All At Once
Contrary to what one may think when hearing the name Screaming Females, the New Jersey rockers’ name only partially applies to their sound. Marissa Paternoster, lead singer and guitarist, offers an alluring voice to haunted yet artistic lyrics. The band is also known for its shredding guitar and bass solos and captivating drum beats provided by — gasp! — two guys. Its seventh LP “All At Once” is no exception to its sound, providing some of the most anthemic and melodic songs of its career while staying in touch with its underground, basement-show roots.
The album immediately starts off strong with the powerful opener, “Glass House”. Though the guitar solos and breakdowns do not occur until halfway through the track, Paternoster’s memorable vibrato is unmistakably present. It sets the tone for the storehouse of killer jams that are sure to be stuck in your head for days and weeks to come.
Throughout this record, Screaming Females is able to blend a strong amount of experimentation with its classic punk rock sound. The next song, “Black Moon,” catches the listener’s attention with upbeat drums and nifty bass riffs. Along with numerous guitar solos, “Agnes Martin” throws in an instrument that one would not usually expect a punk band to use: the organ. Other tracks later in the album opt for a more mellow approach. Tracks like “Deeply” and “Drop by Drop” use softer guitar melodies in order to better showcase Paternoster’s versatile, sultry voice.
The standout track of this record is the album closer “Step Outside”. This song mixes all the different elements of punk and indie into one fabulous masterpiece, complete with groovy guitar solos, drastic tempo changes and, of course, energetic vocals. Although this particular song lacks Paternoster’s usual impeccable vocals, it makes up for this with its instrumentals, proving it to be a phenomenal way to end the album.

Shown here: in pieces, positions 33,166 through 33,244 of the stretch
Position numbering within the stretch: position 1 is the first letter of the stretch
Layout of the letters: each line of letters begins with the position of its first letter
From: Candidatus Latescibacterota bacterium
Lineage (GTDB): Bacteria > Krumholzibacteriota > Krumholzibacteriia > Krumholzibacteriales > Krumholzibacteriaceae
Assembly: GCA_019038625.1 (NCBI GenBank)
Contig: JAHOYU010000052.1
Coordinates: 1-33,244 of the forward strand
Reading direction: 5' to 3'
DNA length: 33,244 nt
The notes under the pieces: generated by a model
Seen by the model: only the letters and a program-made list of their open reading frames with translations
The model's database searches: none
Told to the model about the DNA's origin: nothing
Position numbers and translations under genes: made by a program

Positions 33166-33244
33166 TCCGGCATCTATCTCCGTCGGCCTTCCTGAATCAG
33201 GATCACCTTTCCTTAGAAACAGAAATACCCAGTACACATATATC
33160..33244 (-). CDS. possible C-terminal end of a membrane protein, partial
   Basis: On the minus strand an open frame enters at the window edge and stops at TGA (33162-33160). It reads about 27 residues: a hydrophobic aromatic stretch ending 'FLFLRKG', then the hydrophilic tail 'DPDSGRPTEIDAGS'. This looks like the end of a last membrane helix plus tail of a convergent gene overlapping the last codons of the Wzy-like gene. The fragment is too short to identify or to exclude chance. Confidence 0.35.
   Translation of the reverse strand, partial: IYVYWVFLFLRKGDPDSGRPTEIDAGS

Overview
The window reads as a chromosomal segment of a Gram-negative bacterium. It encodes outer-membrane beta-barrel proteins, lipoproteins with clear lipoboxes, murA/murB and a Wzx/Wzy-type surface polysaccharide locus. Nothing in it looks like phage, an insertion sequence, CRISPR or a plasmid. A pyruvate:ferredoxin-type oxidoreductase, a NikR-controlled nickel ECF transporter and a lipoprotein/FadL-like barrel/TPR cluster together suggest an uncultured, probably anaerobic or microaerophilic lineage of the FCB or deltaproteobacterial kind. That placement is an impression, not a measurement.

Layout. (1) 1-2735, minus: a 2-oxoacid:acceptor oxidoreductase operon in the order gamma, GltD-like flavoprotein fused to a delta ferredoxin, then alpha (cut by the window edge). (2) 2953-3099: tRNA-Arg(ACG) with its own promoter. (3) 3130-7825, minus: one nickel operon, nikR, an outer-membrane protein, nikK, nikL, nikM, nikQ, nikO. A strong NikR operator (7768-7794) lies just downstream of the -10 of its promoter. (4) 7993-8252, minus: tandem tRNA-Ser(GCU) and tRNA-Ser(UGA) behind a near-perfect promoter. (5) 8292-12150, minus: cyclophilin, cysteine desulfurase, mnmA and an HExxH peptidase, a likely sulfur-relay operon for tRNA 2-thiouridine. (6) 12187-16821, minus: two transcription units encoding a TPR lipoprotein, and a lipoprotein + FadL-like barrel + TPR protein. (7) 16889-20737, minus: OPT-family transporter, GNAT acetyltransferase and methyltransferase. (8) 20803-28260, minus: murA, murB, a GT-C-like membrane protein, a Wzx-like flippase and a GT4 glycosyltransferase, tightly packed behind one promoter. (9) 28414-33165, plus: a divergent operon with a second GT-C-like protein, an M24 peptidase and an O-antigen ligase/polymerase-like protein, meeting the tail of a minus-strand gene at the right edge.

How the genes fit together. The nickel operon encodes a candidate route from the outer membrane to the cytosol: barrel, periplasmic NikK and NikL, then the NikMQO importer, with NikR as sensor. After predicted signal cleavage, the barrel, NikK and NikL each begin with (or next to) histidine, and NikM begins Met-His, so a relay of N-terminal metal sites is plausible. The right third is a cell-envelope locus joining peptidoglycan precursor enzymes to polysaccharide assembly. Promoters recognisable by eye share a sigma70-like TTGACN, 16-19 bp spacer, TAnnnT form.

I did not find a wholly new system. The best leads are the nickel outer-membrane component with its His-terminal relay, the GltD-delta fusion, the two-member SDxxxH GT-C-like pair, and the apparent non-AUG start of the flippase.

What is most impressive about “All At Once,” however, are the lyrics. Out of all seven albums they’ve released thus far, this LP has some of the most emotionally intelligible lyrics Paternoster has written. Songs such as “My Body” and “Soft Domination” discuss the tension between wanting to be truly known and seen, and the fear of allowing one’s identity to be defined by others as a result of being too open to others. But rarely does this directness mean sacrificing inspired language — “Glass House” grabs attention immediately with Jim Morrison–esque style with lines like “Take my madness beneath your heel/ Even if it bends.”
After a three-year-long hiatus following the release of their 2015 album “Rose Mountain”, Paternoster provides one of the most original active voices in rock — musically, vocally and lyrically — and speaks plainly about life on every level. With some bands it would represent a weak point in their career — some may argue that by opting for simple lyrics, an artist has lost their creative direction. For Screaming Females, however, it is just another display of how powerful women in the music industry can truly be.
Screaming Females will perform in Ithaca at The Haunt on April 12.